- A wind machine.
- 500 doughnuts for my “The Simpsons: Tapped Out” account so I can buy premium items.
- The power to make Amber Rose and Wiz Khalifa get back together.
- A tour of all the real life Harry Potter landmarks in England.

And last but not least, this picture of Lisa Simpson on a customized iPhone 5c case:



Everything’s fine.

Daria, duh

I’ve given myself the directive (the word “goal” is way too positive) of writing something – in some form, somewhere – every day until January 14th when I turn 30 years old and inevitably morph into a rotting pumpkin of disappointment.

This should be an easy task. I currently “work” from home and have no major social or financial obligations, so the ever-elusive asset of TIME is fully available to me (in all its condescending glory). No alarm clock, no meetings, no office, no distractions.

There’s just been this one problem: everything’s fine.

For the past five months I’ve woken up when I wanted to, decided what pattern of tights I was most in the mood to wear, opened up my drawer of bras just to laugh in their faces, and then sat down in front of the computer with a cup of coffee, ready to face a new day of… whatever. My days are plagued with questions such as:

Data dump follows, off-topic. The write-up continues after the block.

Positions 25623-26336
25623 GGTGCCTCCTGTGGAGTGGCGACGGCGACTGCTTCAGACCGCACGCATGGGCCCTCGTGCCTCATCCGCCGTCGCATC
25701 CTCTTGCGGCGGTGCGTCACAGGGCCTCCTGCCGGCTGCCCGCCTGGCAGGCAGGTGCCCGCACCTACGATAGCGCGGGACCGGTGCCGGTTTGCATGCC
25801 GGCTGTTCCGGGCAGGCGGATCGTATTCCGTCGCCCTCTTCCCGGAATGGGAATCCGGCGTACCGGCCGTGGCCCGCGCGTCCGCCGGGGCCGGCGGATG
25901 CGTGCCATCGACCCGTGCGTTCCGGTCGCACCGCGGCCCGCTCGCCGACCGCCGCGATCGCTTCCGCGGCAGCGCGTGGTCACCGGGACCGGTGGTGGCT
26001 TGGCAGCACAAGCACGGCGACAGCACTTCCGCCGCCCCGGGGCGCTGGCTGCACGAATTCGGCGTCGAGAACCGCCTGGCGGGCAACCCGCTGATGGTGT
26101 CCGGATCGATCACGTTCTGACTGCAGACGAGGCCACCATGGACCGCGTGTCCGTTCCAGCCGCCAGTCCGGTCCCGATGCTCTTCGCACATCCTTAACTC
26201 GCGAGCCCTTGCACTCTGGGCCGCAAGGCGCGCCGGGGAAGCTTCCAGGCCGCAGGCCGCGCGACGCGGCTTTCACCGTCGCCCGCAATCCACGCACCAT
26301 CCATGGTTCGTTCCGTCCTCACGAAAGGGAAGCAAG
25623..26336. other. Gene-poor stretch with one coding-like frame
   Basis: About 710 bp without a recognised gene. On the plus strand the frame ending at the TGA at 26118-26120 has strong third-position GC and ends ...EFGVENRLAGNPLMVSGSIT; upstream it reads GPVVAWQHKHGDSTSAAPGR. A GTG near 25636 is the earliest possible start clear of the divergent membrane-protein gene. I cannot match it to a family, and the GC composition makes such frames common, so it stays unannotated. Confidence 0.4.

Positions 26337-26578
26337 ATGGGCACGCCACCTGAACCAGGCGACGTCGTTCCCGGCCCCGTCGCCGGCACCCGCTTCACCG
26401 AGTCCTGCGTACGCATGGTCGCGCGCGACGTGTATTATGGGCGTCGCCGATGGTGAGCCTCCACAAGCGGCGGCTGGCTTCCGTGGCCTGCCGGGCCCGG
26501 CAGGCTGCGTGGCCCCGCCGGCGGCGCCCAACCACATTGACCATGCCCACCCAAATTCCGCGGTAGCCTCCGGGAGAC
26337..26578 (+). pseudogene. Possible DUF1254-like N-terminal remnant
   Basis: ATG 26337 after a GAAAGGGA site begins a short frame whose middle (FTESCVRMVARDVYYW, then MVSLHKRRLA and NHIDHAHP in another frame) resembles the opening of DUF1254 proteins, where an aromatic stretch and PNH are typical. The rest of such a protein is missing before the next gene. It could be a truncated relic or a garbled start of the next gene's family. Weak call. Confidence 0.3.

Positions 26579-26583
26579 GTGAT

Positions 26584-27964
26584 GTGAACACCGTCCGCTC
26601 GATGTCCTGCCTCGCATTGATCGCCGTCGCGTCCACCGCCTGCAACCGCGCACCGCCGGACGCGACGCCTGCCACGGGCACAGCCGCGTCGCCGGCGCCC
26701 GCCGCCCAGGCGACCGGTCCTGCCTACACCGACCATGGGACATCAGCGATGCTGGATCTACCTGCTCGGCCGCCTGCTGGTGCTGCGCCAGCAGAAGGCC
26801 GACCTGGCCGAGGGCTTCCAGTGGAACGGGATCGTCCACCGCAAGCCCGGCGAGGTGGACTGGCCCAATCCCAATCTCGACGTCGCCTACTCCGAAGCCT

What podcast should I listen to while I spend 45 minutes doing my makeup for no reason?
Should I go back to school?
What would I even take in school?
Are 30 year olds allowed in schools?

This self-imposed sabbatical was designed to provide me with this exact scenario: a fresh field of boundless opportunity and months on end to plough through it. I could write a few new poems, I thought! I could try and get an essay or two published on my favourite blogs! Begin dabbling in fiction or scriptwriting!

I’ve written nothing. Not a single thing, besides text messages to my boyfriend about what I’ve been reading on the internet that day and a few emails to friends about my new home on the west coast, complete with ambiguous (albeit creative) answers to the omnipresent question: “so what are you going to do for work?”

I’ve written nothing because everything’s fine right now. I’m totally happy and when I’m happy, I’ve always felt like I’m just so, so boring. Unless someone is commanding me to write something very specific, anything I’ve ever tried to write on my own accord while happy has been tediously uninspiring and not even remotely interesting. PRIVILEGED HAPPY PEOPLE PROBLEMS.